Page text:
I’m excited about the next month at The Water’s Edge. WE are going to be talking about and experiencing Christmas.
Christmas is a season some people wait for all year. It is a season other people dread. Christmas is a pretty neutral experience for others.
Christmas is described by many words: exciting, lonely, spiritual, busy, festive, wonderful, stressful, peaceful, relaxing, expensive, magical, and obligating.
Many try to make Christmas perfect. From the perfect wrapping paper wrapped perfectly covering the perfect gift. Everybody perfectly gets along. The food is perfectly prepared. No concerts, parties, or gatherings are missed. All the events are all filled with joy and there is still plenty of downtime to relax and take if all in. Everything goes better than planned and it is perfect.
The Myth of a Perfect Christmas
The Perfect Christmas is a myth, you know. It won’t happen. A package will arrive late. The cookies baked too long. One of the kids won’t be smiling on the Christmas Card. You won’t get to spend as much time with a loved one as you want because they are at the in-laws this year.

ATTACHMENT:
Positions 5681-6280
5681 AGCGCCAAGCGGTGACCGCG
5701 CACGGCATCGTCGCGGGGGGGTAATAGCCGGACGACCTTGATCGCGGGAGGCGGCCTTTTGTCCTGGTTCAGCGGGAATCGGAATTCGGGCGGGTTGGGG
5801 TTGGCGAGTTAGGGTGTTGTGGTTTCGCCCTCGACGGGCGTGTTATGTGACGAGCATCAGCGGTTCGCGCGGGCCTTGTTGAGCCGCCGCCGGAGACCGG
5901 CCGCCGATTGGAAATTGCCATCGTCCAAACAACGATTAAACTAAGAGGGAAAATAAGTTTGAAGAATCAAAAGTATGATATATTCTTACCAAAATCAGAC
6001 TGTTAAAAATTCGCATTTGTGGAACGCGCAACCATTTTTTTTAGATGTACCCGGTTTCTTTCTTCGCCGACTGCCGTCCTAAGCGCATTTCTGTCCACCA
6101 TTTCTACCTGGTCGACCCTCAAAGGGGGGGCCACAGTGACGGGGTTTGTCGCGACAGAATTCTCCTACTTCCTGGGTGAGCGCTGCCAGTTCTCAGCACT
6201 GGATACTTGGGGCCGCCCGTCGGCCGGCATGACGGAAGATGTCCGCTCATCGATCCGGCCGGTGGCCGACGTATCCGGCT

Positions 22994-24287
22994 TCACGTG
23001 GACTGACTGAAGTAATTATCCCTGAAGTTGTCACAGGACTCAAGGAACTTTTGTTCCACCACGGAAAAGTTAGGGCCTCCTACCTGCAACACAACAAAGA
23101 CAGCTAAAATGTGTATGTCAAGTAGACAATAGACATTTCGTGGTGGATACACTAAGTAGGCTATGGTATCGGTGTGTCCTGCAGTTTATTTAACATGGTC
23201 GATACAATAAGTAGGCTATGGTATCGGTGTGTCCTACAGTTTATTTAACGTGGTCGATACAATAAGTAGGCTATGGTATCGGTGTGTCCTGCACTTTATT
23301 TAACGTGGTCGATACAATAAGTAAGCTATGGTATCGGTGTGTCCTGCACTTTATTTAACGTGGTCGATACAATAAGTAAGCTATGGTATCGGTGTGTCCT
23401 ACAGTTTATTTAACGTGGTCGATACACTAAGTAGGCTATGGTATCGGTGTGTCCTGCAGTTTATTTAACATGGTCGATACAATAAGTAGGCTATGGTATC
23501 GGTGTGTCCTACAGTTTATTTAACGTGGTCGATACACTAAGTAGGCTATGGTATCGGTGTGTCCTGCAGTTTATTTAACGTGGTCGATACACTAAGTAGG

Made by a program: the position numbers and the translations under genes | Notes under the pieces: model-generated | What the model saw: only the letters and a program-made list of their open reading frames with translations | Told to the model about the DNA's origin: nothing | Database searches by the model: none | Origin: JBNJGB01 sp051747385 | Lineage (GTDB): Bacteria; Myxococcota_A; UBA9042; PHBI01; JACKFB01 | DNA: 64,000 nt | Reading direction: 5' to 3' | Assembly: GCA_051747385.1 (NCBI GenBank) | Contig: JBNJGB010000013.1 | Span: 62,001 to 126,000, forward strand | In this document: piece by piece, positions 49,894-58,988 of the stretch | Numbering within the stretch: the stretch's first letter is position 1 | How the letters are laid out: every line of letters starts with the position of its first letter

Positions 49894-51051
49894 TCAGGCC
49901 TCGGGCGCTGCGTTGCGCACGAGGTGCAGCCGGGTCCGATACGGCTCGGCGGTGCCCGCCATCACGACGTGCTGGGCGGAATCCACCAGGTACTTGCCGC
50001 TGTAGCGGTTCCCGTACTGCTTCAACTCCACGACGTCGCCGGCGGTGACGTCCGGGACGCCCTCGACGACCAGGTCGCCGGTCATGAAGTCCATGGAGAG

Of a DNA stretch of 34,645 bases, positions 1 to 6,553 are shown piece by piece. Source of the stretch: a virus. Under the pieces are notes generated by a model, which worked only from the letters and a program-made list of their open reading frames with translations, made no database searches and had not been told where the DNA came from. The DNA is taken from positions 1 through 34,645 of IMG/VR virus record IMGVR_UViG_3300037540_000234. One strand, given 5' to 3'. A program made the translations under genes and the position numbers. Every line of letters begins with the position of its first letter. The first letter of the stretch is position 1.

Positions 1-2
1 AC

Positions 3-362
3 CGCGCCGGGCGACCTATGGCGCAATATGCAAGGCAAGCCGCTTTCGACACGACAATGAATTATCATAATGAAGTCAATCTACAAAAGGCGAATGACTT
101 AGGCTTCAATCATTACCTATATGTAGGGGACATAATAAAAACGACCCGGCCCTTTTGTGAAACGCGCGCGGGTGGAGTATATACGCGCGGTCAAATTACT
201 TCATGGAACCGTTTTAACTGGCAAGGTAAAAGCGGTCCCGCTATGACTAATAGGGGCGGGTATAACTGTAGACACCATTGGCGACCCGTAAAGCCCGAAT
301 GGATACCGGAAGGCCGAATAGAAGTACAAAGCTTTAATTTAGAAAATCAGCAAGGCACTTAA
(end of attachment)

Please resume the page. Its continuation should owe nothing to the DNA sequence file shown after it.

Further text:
When perfection is expected, stress is created. When perfection isn’t achieved, disappointment happens. Stress and disappointment are not God’s plan for Christmas.
So what if we looked at Christmas differently? What if pretty good was good enough? Joy would replace stress. Contentment would replace disappointment. What if our relationships improved a little bit, we became a little more patient, we let go of some control, and we experienced a whole lot more wonder?
Pretty Good is Better than Perfect
Pretty good sounds better than perfect.
So this month we are going to prepare for a pretty good Christmas. A Christmas that the Christmas card is imperfect, if it even gets sent out. A Christmas that we buy less but give more. A Christmas that gives us more happiness than anxiety. A Christmas that gives us rest and excitement for the new year. A Christmas that we can experience the birth of Jesus and his rebirth in our lives.
I invite you to join us in person and online. Who knows, this Pretty Good Christmas might be your best one yet.